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. Last Updated: 07/27/2016

Stumbling Over the Past

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The past matters, and an incomplete understanding of the past can become a chronic illness. The Estonian government's decision to transfer a monument in Tallinn that Russians call the Soviet soldier-liberator generated open hostility from ethnic Russians living in Estonia and in Russia itself. The results were riots in Tallinn that killed one person and a new stumbling block in relations between Russia and Europe.

There is no absolutely right or wrong side in the current conflict. Both countries have their own version of history. Whether moving the monument and the remains of soldiers interred beneath is in line with the Geneva Convention is a question for European institutions, but the political damage has already been done.

Both sides willingly shifted the conflict into the political arena. It was clear what the reaction from the Russian side was going to be from the outset, so Estonia could have simply left the monument alone, or at least waited. For its part, Russia could have held back from offering its stock reaction in such cases -- threats to boycott goods or cut off oil supplies.

This kind of pressure hasn't delivered much in the way of success. The conflict with Tbilisi, which could also have been solved by more diplomatic means, ended with a complete economic and transportation blockade of Georgia. The Georgian economy adapted, and now the country has been lost as a potential partner for the foreseeable future. After the gas war with Ukraine, not only the pro-Western political elite but also the pro-Russian Party of the Regions and big business now favor greater integration with Europe. There has been an increase in concern over the country's dependability as an energy supplier.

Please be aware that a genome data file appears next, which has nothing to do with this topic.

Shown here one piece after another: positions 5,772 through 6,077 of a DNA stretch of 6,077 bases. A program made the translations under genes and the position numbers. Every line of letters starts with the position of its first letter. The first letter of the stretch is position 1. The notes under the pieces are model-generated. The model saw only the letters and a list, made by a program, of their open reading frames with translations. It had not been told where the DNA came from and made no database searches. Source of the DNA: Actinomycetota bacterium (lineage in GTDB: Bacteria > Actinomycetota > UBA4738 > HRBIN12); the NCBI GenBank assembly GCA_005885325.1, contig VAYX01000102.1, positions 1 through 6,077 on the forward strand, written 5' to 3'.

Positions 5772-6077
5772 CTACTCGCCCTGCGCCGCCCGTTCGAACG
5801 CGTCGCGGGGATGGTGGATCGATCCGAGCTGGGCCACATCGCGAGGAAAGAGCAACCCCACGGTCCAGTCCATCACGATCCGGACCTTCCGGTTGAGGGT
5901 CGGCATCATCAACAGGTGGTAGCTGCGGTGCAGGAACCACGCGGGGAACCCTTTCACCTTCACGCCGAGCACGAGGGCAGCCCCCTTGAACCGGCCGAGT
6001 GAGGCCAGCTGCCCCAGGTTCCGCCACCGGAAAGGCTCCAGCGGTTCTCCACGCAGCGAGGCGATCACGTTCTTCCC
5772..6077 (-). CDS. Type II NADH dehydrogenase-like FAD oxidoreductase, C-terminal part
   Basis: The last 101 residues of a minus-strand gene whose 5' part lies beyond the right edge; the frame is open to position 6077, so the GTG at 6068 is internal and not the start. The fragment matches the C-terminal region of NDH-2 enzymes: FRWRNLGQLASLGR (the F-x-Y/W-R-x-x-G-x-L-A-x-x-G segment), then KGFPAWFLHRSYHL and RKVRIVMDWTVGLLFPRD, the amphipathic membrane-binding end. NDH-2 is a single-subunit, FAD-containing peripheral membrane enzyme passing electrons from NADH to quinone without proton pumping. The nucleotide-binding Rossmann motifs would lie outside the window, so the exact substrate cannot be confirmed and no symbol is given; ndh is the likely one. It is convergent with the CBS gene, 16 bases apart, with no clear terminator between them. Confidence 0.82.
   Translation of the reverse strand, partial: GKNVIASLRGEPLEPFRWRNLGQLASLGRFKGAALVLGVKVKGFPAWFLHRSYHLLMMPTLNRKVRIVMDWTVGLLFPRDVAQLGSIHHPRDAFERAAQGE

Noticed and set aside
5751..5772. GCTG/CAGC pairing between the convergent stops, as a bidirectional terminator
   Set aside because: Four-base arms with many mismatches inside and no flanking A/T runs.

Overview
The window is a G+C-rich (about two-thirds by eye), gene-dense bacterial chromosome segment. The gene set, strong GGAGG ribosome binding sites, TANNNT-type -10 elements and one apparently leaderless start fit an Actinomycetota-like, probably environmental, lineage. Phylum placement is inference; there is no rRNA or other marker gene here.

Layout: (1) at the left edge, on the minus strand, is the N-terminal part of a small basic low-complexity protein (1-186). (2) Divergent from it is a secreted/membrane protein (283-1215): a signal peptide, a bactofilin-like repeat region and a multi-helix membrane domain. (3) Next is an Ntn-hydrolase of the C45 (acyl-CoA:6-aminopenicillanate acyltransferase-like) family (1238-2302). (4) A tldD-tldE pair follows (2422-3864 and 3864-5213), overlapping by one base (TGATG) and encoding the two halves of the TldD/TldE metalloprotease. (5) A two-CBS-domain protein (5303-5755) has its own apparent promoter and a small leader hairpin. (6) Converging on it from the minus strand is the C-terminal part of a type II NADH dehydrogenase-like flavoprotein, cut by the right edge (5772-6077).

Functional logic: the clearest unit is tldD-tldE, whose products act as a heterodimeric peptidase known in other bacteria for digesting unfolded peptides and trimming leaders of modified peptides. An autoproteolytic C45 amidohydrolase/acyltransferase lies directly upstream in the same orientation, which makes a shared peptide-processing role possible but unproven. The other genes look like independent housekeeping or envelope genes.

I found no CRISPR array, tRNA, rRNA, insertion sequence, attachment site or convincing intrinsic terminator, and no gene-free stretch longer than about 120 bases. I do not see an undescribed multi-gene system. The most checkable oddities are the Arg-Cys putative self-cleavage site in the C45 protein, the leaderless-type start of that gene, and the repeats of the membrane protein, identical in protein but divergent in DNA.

It is starting to look as if official Moscow, without hope of any discernable political benefit, is glad for any opportunity to argue with its neighbors. This chance to stand up to its neighbors may make it possible for officials to talk about the recovery of Russia's place on the world stage, but the reality is that it's position is worsening: Over the past few years, measure of attitudes toward Russia in the West have plunged into the negatives, and post-Soviet republics have been transformed into enemies. Ignoring the technical date for the break up of the Soviet Union, the real and final disintegration has come in the first decade of the 21st century. With each new conflict the former Soviet republics move further away from being abstract enemies for Russians and toward being real foreign policy opponents for the country.

The roots of the conflict with Estonia all lie in the past. Russia's foreign policy looks like a holdover from the Soviet variety, and those responsible for making it live in a "cold" world, surrounded by enemies. Economic recovery and the strengthening of Russia's position on the international arena have had the ironic effect of narrowing the world surrounding the country to the geographic borders of the state.

For Russia to hope to have more friends in a world that has broadened, and not narrowed, it needs an entirely different foreign policy that is oriented toward the future with an understanding of the past.

Besides its Soviet and imperial heritage, Russia has a multitude of cards to play that would allow it to act effectively on the international stage, including its location, the state of its economy and, perhaps most important, its great cultural tradition.

But to start living in the future, the past has to be transformed from a stumbling block to a common understanding. In order to chase away the ghosts of the past, you first have to reconcile yourself with them.

As long as Russians continue to turn a blind eye to parts of the history of Soviet repression -- living peacefully with both Stalin's national anthem and the two-headed eagle, with Lenin's body on Red Square and Tsar Nicholas II canonized -- the past will only continue to get in their way.

This appeared as an editorial in Vedomosti.